Some parents may make things worse for their anxious kids by falling into what researchers call the "protection trap" -- reassuring them, lavishing them with attention or making the threat go away, according to the results of a small study. The finding indicates that certain coddling behaviors may actually boost anxiety, although the study doesn't prove a cause-and-effect relationship. "We found evidence that when parents try to help their anxious children they do a lot of things," said study co-author Armando Pina, an associate professor of child developmental psychology at Arizona State University. "Some of them are good, like promoting courage with warmth and kindness. Others are less helpful, like promoting avoidance by overprotecting, which many times leads to more anxiety." To read more, click here

One Dose of Antidepressant Changes Brain Connections, Study Says

Just a single dose of a common antidepressant can quickly alter the way brain cells communicate with one another, early research suggests. The findings, reported online Sept. 18 in Current Biology, are a step toward better understanding the brain's response to widely prescribed antidepressants. Experts said the hope is to eventually be able to predict which people with depression are likely to benefit from a drug -- and which people would fare better with a different option. In a small study of healthy volunteers, researchers found that a single dose of the antidepressant escitalopram (Lexapro) seemed to temporarily reduce "connectivity" among clusters of brain cells in most regions of the brain. To read more, click here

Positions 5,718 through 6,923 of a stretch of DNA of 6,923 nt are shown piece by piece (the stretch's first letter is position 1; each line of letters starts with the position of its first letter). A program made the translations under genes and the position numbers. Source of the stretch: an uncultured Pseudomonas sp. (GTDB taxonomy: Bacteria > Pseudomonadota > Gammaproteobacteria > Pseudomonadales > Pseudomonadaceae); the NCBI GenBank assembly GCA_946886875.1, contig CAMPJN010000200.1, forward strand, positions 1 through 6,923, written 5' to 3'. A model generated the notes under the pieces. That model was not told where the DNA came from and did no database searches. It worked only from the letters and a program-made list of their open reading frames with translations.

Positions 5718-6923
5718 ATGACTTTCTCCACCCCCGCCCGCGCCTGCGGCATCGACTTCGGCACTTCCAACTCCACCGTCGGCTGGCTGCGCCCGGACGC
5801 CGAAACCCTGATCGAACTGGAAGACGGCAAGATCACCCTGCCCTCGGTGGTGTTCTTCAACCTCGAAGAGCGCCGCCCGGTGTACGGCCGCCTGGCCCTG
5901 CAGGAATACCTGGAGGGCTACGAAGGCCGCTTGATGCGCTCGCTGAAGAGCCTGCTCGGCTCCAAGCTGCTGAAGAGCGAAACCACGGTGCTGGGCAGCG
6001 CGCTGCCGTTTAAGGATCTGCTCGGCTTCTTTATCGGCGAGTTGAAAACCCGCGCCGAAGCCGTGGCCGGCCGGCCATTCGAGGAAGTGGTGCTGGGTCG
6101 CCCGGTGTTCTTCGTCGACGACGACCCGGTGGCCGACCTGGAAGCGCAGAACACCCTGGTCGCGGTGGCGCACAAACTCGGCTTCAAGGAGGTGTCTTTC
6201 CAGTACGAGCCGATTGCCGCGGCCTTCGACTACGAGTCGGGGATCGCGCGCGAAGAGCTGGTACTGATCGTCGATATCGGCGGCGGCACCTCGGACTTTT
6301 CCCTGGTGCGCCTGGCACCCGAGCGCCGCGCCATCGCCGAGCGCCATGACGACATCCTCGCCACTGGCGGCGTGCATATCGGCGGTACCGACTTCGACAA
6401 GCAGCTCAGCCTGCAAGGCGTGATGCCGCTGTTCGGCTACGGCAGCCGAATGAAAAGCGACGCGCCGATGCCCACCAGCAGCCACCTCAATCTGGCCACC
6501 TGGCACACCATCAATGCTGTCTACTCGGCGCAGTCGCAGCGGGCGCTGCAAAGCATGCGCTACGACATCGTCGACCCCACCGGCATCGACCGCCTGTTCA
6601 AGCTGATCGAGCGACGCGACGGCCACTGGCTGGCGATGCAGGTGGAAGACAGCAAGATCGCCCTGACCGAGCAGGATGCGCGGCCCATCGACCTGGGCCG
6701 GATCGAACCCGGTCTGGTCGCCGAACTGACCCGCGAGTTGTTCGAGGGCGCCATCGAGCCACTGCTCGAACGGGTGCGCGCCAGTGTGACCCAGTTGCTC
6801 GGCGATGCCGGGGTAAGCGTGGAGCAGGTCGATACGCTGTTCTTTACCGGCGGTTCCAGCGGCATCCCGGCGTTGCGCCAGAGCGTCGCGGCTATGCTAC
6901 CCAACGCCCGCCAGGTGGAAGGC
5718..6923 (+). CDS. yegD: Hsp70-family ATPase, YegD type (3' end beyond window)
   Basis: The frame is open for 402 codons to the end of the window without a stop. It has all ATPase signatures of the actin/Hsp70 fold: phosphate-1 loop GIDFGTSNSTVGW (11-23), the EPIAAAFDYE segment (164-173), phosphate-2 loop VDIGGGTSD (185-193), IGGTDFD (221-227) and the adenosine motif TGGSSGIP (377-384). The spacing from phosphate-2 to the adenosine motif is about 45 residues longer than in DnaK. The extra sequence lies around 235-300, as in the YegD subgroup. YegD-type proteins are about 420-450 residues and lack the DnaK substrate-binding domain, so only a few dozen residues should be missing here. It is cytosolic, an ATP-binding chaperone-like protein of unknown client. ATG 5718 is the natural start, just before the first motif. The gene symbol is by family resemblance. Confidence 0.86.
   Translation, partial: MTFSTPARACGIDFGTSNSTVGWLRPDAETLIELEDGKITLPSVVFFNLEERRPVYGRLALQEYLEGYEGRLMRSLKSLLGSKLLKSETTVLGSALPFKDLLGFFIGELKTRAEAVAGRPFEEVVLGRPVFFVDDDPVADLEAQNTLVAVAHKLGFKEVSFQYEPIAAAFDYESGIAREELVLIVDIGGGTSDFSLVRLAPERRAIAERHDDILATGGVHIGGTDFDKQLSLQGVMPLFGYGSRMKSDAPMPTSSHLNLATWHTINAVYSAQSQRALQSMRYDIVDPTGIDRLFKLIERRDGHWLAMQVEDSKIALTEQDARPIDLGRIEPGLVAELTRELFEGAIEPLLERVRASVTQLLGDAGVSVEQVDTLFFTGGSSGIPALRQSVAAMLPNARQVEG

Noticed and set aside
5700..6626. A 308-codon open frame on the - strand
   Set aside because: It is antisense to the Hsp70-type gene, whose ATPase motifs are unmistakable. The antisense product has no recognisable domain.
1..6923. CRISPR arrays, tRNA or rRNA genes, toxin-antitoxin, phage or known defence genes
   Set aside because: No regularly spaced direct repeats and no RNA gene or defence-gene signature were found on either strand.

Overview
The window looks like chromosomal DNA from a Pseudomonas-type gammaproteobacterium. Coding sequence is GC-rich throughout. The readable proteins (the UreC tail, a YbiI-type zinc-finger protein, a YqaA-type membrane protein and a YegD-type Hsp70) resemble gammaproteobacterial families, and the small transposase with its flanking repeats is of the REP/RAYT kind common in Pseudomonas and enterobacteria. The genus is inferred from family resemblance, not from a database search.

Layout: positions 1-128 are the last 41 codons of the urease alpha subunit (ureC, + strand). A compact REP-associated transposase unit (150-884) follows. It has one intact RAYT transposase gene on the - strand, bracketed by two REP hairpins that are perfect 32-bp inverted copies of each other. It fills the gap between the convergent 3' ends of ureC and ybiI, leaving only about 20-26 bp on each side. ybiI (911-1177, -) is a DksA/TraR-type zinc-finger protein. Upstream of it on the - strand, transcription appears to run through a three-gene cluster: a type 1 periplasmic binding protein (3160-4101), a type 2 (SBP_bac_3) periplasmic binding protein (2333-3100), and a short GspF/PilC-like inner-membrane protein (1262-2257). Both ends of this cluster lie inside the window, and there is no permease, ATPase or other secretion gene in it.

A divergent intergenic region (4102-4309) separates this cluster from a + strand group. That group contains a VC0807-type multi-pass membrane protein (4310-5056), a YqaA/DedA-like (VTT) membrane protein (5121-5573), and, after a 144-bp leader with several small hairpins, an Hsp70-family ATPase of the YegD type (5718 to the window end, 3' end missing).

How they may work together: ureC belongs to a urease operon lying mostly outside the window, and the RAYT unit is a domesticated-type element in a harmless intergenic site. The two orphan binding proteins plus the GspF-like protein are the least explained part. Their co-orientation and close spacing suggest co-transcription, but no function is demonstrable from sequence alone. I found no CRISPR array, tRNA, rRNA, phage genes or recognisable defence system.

Report: Nearly 1 In 3 With Disabilities In Poverty